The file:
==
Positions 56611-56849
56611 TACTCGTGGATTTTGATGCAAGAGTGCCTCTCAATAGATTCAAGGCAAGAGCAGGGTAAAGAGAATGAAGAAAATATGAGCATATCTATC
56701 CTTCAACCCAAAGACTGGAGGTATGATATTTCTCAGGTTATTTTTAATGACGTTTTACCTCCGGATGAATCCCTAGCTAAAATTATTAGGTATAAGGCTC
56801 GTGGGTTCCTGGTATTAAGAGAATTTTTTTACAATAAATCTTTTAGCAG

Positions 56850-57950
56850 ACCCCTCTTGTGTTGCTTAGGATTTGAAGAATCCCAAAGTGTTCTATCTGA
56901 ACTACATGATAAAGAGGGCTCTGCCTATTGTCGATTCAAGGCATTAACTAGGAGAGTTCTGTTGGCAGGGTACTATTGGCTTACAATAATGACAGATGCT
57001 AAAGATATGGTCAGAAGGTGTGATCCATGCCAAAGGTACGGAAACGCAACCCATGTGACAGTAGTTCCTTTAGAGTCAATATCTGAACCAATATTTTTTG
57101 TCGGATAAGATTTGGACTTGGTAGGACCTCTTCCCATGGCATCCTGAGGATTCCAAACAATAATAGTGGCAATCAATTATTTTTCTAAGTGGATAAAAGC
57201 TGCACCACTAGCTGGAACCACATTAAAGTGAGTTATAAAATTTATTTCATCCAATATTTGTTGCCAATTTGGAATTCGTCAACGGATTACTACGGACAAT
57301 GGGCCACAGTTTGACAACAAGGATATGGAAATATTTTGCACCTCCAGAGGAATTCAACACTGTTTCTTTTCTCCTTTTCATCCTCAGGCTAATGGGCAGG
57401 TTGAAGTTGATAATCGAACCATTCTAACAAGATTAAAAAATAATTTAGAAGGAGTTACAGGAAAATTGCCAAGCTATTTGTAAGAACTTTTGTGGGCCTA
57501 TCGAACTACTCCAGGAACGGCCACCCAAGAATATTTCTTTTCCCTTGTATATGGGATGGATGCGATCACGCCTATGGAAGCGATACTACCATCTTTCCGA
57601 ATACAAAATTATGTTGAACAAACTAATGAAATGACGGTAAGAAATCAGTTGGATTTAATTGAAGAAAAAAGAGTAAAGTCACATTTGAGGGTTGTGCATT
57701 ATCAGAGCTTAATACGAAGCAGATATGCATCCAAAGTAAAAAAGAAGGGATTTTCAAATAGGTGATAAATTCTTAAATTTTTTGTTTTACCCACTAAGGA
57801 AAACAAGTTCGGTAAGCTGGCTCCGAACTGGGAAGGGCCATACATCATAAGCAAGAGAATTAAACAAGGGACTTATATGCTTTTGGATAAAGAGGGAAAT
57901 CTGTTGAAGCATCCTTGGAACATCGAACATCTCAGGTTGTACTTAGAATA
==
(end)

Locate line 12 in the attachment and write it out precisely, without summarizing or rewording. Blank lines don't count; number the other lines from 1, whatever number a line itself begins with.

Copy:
57401 TTGAAGTTGATAATCGAACCATTCTAACAAGATTAAAAAATAATTTAGAAGGAGTTACAGGAAAATTGCCAAGCTATTTGTAAGAACTTTTGTGGGCCTA